The first all-electric car from Lucid Motors is expected to set a new industry benchmark — and record — with more than 500 miles of range per charge, easily topping leading EVs from Tesla, General Motors and others.
The California-based start-up Tuesday said its Lucid Air sedan is estimated to achieve an EPA-rated range of 517 miles on a single charge. The results were verified by engineering consulting firm FEV North America.
"It's unprecedented. It's a big step forward," Peter Rawlinson, Lucid Motors CEO and chief technology officer, told CNBC. "How we were able to achieve that is a holistic view of all the technology in the car."
Most electric vehicles on the market today have a range of under 300 miles, while GM and others have said their future vehicles could top 400 miles. A version of Tesla's industry-leading Model S sedan has an EPA-rated range of 402 miles per charge.
Lucid took a slight jab at Tesla, Rawlinson's former employer, in a teaser video last week on social media of an odometer accelerating to 402 miles and then speeding past it.
Lucid, a company backed by Saudi Arabia's Public Investment Fund, announced the estimated range ahead of unveiling the final version of its Air sedan on Sept. 9. The car is expected to begin production next year at a plant being constructed in Arizona.
Lucid previously said the Air would achieve more than 400 miles. Rawlinson, a former vice president of vehicle engineering at Tesla, said the increase in driving distance was a result the company's advancements in technology.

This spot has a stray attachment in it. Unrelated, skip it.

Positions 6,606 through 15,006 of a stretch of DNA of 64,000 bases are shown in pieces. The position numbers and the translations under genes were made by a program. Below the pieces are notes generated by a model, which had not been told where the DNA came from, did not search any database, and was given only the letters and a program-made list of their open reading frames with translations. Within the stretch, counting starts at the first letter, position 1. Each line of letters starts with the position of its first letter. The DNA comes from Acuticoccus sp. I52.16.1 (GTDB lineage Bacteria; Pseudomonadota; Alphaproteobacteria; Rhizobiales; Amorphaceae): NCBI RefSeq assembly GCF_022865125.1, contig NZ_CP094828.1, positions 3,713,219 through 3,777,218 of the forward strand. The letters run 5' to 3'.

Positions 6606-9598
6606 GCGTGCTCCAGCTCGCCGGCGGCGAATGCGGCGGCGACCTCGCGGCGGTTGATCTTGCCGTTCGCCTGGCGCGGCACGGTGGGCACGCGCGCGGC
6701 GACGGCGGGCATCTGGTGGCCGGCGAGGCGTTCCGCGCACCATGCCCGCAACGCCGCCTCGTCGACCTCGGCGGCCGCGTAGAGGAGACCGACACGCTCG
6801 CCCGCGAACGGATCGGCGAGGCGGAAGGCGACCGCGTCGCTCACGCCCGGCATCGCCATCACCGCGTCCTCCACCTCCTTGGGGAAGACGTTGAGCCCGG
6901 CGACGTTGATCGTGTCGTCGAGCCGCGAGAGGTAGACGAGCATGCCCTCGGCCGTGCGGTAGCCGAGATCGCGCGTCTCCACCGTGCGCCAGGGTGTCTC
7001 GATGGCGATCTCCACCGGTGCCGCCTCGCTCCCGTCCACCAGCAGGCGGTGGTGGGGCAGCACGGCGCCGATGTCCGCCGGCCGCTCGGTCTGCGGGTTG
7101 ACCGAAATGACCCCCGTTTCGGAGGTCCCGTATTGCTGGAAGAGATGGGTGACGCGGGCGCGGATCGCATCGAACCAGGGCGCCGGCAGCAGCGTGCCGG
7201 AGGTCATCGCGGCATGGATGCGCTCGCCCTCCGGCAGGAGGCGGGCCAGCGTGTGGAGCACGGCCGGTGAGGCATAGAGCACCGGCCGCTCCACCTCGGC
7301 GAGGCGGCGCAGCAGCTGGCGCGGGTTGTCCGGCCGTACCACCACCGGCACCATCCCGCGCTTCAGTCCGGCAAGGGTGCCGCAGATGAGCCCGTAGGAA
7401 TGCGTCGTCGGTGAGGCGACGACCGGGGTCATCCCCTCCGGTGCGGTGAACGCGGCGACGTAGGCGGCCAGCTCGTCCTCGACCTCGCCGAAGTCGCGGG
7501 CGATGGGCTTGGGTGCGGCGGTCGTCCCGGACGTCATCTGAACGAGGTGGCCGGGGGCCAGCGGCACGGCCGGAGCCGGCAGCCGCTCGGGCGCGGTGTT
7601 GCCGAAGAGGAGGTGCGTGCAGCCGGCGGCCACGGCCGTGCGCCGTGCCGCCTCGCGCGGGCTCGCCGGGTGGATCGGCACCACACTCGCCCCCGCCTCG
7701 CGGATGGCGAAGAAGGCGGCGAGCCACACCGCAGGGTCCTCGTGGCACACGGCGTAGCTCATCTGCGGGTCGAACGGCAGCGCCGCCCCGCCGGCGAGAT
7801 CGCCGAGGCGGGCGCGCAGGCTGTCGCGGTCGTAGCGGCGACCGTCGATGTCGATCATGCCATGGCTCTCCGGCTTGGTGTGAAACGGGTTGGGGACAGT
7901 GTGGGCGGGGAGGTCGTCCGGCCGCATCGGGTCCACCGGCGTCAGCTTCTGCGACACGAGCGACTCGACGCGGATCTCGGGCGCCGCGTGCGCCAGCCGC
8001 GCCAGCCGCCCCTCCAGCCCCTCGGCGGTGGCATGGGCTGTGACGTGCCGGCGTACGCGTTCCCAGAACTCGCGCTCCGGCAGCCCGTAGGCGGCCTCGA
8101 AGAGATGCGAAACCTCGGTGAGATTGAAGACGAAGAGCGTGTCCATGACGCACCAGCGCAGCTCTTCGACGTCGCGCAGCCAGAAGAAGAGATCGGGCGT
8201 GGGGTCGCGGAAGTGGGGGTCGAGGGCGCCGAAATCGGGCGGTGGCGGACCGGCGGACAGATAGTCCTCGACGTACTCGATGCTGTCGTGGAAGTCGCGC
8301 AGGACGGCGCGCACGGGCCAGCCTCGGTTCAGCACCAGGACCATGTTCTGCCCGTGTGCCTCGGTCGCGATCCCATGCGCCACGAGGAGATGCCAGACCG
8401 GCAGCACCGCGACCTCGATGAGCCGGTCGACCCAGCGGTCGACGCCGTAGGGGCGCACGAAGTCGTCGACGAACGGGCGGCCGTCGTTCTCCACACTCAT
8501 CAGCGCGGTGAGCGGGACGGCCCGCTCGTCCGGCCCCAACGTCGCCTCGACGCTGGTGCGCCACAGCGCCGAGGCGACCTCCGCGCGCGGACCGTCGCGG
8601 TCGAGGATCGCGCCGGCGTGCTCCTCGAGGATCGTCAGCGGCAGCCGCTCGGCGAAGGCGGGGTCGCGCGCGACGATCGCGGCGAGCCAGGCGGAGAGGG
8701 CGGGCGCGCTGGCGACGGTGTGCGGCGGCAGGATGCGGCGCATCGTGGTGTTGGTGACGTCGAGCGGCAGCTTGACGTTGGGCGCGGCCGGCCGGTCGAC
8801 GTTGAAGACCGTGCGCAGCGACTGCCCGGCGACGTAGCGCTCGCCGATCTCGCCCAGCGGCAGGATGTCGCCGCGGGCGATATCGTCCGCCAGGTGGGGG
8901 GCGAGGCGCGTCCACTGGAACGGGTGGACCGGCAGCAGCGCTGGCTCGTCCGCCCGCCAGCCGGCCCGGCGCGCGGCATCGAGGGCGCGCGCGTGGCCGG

Rawlinson attributed the vehicle's increase in range to Lucid's in-house electric motors, design and aerodynamics, among other things. The company also cited the experience of its Atieva technology division, which supplies battery packs to the Formula E electric racing circuit.
Recently, Tesla CEO Elon Musk told Automotive News that the company "could make the 500 range car right now," but it would increase costs and reduce cargo capability. He said "but now people probably want about 300 miles over time."
Rawlinson, who was named CEO in April 2019, declined to discuss the weight of the Air. Final design tweaks could affect curb weight, he noted. The vehicle is externally smaller than a Tesla Model S but roomier than a Mercedes-Benz S-Class, among the leaders in spaciousness for large executive cars, he said.
The CEO expressed as much ambition as pragmatism. While proud that the Lucid Air prototype was independently tested and notched a 517-mile rating, he repeatedly noted, "None of this matters," until Lucid is actually producing its vehicles.
Lucid is currently taking reservations for the Air through $1,000 refundable deposits. The company declined to disclose how many reservations have been made.
Production of the vehicle was expected to begin this year, however the coronavirus pandemic delayed the company's plans, Rawlinson said.
– CNBC's Lora Kolodny contributed to this report.